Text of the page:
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A Lot or a Little?
What you will—and won't—find in this TV show.
Episodes teach biology concepts like viruses, single-cell organisms, and more.
Some positive messages about telling the truth, communicating with friends, and more; some negative behavior takes a while to be resolved and the lessons may be lost on kids.
Positive Role Models
Some positive behavior by characters, but often there's a bit of a lag between when a character makes a poor choice and when they suffer the consequences, so the lessons may be lost on kids. Lots of gender-based stereotypes throughout.
Violence & Scariness
Moderate meanness between characters which is reconciled by the end of the episode. Some slapstick violence not involving weapons (characters being squished against a wall or flung through the air, with no lasting injuries). Some adventure-based scariness where characters are in a bit of danger.
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Sex, Romance & Nudity
A few episodes have plots that focus on crushes and dating. Characters hold hands and kiss on the cheek. The main amoeba character occasionally has visible buttocks.
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Occasional moderate verbal hostility between characters. Infrequent mild language like "jerk" or phrases meant to mimic insults (like "plama-puss").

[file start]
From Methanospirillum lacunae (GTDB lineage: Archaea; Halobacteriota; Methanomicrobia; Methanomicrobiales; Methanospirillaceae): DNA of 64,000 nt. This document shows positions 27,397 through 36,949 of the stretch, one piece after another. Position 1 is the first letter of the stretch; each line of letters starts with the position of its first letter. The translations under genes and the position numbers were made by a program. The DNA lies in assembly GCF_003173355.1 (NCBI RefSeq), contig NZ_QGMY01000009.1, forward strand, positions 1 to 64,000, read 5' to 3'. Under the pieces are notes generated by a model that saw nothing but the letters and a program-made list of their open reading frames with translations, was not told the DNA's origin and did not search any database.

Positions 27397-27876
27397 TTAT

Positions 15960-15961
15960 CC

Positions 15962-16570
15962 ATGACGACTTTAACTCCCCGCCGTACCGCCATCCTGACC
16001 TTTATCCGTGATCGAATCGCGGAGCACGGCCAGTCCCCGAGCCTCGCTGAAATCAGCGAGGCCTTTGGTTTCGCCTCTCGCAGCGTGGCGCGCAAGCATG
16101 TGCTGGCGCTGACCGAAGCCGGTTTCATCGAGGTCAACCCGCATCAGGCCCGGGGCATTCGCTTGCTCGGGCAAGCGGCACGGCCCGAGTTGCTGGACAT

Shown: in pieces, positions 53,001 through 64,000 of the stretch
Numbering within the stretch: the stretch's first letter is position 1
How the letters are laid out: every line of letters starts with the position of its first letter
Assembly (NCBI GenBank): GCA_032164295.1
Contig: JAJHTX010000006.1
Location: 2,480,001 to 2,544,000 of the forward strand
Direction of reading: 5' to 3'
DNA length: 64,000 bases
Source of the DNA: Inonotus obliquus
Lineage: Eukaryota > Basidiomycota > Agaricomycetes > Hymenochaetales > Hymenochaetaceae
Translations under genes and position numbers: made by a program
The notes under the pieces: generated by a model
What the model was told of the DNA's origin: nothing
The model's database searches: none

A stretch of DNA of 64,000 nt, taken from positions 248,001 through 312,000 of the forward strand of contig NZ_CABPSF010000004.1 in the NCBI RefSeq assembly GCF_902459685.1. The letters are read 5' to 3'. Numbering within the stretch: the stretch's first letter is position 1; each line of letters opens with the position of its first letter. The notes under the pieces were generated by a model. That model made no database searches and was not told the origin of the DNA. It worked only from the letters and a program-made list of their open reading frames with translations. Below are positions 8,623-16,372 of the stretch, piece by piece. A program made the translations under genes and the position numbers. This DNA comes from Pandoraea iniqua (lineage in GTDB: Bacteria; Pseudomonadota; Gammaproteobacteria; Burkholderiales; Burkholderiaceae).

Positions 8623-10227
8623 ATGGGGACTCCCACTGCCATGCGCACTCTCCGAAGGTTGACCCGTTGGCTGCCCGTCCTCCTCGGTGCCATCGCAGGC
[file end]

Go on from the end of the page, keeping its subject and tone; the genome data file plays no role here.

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Parents Need to Know
Parents need to know that Squish is based on Jennifer L. Holm and Matthew Holm's book series about an amoeba kid named Squish (voiced by Cory Doran). Squish and his friends are ultimately goodhearted, but there's also some moderate meanness and verbal hostility among the characters -- though it's typically resolved by the end of each episode. You can also expect slapstick violence and adventure-based scariness, as well as occasional mild language like "jerk" or phrases used to mimic insults (like "plasma-puss"). A few episodes focus on crushes and dating, characters kiss on the cheek, and Squish's amoeba body sometimes has visible buttocks.
Is It Any Good?
Kids will love this show's funny conceit (all the characters are cells) and slapstick jokes. They'll probably also learn a little something new about cell biology through Squish's mad-scientist friend, Pod. However, while Squish and crew aren't awful, adults may find themselves wishing for better role models. There's a fair amount of meanness between characters. It's not over the top and is probably a realistic reflection of kids' experiences, but parents may not want to plant any additional seeds in their kids' heads.
The characters do eventually learn their lessons, but each iffy choice takes a while to resolve and so it's more likely kid viewers will remember the negative stuff and not the positive takeaway. Peggy might set off some grown-up feminist alarm bells; she's the show's only main female character and is very stereotypically girly, appears less smart than the boys, and is one-dimensional.
Did we miss something on diversity?
Research shows a connection between kids' healthy self-esteem and positive portrayals in media. That's why we've added a new "Diverse Representations" section to our reviews that will be rolling out on an ongoing basis. You can help us help kids by suggesting a diversity update.